Kansas City's First All-Girls Charter School One Step Closer To Opening After Securing Sponsor | KCUR

Kansas City's First All-Girls Charter School One Step Closer To Opening After Securing Sponsor

May 30, 2018

Kansas City’s first single-gender public school has a sponsor.

The Missouri Charter Public School Commission voted to accept Kansas City Girls Preparatory Academy’s application Wednesday morning after an evening of public testimony overwhelmingly in support of the school.

Jahna Riley is in charge of family and community engagement for Kansas City Girls Preparatory Academy, a planned all-girls charter.
Credit Elle Moxley / KCUR 89.3

Kansas City Mayor Sly James, who is on the charter school’s board of directors, told the commission most of his staffers are women.

“Women, when given the opportunity, are tremendous leaders,” James said. “When young girls are amongst their own, they develop their own leadership. When they’re with boys, there’s often this false dichotomy of who’s a leader, who’s a follower.”

Another board member, businesswoman and philanthropist Christine Kemper, pointed out that Kansas City has many school models – language immersion, project-based learning, performing arts – but the only single-gender schools are private schools.

“We think this experience should be available to girls whose parents can’t write the check,” she said.

The school, which plans to open for the 2019-20 school year, will draw from the city’s poorest zip codes – an area bounded roughly by the river to the north, 63rd Street to the south, Troost Avenue to the west and Interstate 435 to the east.

“There’s this criticism of charter schools that they cherry pick the bright ones, but we’ll be looking for the students who need the most help,” Kemper said.

School leaders have hired Kansas City native Jahna Riley to lead family and community engagement efforts. Riley describes herself as “a proud Kansas City Public Schools graduate” but says she was attracted to the charter school’s mission to educate young women of color.

A big part of Riley’s job will be to make sure the values girls are being taught at home are reflected in the school culture. Riley, who is black, says she was always told not to let anyone disrespect her.

“What I’ve seen is that when young women of color – and black girls in particular – speak up for themselves, when they’re trying to assert their personhood, a lot of times it’s seen as being combative,” Riley told KCUR. “And so you have to have the conversation, ‘This is how you stand up for yourself in this setting. This is how you stand up for yourself on the playground. This is how you stand up for yourself in the classroom. There are two different ways, and that’s OK.”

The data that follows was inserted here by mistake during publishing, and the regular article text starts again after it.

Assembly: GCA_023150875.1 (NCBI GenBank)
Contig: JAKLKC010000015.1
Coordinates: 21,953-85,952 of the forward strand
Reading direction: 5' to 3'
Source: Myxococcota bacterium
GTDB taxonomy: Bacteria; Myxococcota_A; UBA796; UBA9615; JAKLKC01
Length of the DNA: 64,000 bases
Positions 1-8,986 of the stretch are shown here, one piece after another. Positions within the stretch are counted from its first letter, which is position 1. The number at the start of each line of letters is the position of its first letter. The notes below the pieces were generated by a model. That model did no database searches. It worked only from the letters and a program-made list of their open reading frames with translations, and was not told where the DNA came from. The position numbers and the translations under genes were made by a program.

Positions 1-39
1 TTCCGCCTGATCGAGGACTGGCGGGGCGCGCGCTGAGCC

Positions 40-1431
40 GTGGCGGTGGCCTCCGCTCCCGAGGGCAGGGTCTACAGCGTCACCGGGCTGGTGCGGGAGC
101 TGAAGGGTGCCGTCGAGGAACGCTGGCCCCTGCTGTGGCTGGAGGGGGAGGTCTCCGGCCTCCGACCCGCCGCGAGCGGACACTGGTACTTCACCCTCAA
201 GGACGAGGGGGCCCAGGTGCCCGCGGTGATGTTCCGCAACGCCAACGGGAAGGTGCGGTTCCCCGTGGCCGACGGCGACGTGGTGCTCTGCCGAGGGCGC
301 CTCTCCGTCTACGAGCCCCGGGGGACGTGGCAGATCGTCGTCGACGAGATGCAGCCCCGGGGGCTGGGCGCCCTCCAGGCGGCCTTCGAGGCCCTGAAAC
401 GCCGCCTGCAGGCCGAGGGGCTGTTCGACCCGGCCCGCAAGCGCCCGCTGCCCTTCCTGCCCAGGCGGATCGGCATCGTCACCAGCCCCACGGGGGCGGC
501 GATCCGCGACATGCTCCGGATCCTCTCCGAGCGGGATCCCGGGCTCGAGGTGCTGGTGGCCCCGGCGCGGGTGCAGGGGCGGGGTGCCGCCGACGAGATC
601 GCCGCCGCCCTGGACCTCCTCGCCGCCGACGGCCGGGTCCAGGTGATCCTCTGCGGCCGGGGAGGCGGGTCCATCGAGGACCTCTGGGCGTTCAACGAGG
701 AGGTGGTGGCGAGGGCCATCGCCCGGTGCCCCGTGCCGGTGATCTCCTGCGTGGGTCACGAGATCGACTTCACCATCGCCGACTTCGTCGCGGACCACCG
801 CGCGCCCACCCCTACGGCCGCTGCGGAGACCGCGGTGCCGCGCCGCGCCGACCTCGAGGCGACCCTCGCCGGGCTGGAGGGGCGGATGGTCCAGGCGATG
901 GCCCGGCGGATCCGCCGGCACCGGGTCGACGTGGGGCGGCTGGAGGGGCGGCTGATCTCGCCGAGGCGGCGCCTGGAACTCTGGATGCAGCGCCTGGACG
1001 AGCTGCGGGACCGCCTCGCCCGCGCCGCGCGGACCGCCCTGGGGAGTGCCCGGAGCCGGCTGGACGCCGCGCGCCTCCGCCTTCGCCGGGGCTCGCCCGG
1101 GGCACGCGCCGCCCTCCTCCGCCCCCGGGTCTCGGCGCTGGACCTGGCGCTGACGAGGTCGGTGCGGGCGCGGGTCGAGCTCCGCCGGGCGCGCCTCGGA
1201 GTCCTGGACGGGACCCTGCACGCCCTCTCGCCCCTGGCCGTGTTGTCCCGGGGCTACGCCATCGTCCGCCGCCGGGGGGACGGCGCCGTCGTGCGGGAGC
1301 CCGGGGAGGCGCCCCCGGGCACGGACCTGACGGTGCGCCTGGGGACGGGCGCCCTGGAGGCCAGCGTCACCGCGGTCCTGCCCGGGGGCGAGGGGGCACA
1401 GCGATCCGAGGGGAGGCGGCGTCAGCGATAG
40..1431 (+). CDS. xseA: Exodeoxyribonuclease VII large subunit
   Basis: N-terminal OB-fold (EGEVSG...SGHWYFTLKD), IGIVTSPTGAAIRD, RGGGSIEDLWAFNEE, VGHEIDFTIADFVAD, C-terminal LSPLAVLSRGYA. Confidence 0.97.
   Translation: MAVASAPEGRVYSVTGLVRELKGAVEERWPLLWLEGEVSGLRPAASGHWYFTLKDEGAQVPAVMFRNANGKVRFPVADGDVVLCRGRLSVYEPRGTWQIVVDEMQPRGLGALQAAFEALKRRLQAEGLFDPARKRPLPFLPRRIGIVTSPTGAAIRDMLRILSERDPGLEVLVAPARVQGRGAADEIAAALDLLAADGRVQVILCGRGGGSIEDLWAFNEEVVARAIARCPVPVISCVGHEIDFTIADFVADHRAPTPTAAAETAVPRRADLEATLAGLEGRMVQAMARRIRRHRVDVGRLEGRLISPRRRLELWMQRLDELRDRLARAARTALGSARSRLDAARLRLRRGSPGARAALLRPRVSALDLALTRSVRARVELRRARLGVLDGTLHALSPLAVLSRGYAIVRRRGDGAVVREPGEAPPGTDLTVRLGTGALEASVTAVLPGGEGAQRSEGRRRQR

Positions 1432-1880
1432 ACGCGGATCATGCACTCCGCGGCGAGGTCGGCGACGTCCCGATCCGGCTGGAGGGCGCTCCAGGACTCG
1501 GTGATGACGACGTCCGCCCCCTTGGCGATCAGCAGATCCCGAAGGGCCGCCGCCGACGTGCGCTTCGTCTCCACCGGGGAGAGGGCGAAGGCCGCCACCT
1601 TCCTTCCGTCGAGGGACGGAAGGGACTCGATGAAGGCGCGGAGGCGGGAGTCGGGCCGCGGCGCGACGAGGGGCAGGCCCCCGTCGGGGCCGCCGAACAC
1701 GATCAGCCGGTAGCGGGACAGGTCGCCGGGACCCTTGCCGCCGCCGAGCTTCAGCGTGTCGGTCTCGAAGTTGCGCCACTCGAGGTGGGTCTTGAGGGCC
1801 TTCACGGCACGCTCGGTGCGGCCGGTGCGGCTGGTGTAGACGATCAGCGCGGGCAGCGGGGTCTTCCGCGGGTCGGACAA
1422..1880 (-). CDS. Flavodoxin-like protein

This approach has garnered KCGPA a lot of support.

Phyllis Williams is involved a community coalition that wants to see Southwest High School reopened with a focus on science, technology, engineering, arts and mathematics.

“I think it’s important for girls of color to have a space designed just for them,” Williams said during public testimony.

Mariya Dostzadah Goodbrake, director of Global FC, an outreach organization that works with refugees, praised KCGPA’s efforts to engage not just students, but their families.

“It’s not just a school we’re building,” Goodbrake said. “It’s a community. It’s the pursuit of a household ... build credibility, and you gain respect within the ethnic community.”

No one from Kansas City Public Schools spoke during public testimony, but the district did submit questions to the commission, one of which was poised to KCGPA board members: why start in fifth grade? (The district is in the process of implementing a comprehensive middle school strategy for sixth through eighth grades.)

Kemper replied that initially, KCGPA leaders thought they’d start in sixth grade. That’s when the Young Women’s Leadership Network in New York City, the charter schools KCGPA is patterned off of, begins.

“Then we really thought about the girls and the situation,” Kemper said. “They’re going to be coming to us behind, especially in literacy. Our goal became to get them a year early. We want to work with the public school district, we don’t want to be adversarial, but the simple truth is in the neighborhoods we’re getting them from, the schools aren’t working for them.”

Commissioners praised the thoroughness of board members’ answers.

“What we’ve seen and what we’ve heard is extremely impressive,” Commissioner Peggy Taylor said.

Kansas City Girls Preparatory Academy will hold its next design collaborative meeting at 5:30 p.m., Tuesday, June 12 at the Kansas City Public Library North East Branch, 6000 Wilson Ave., Kansas City, Missouri 64123. RSVP here.

Elle Moxley covers education for KCUR. You can reach her on Twitter @ellemoxley.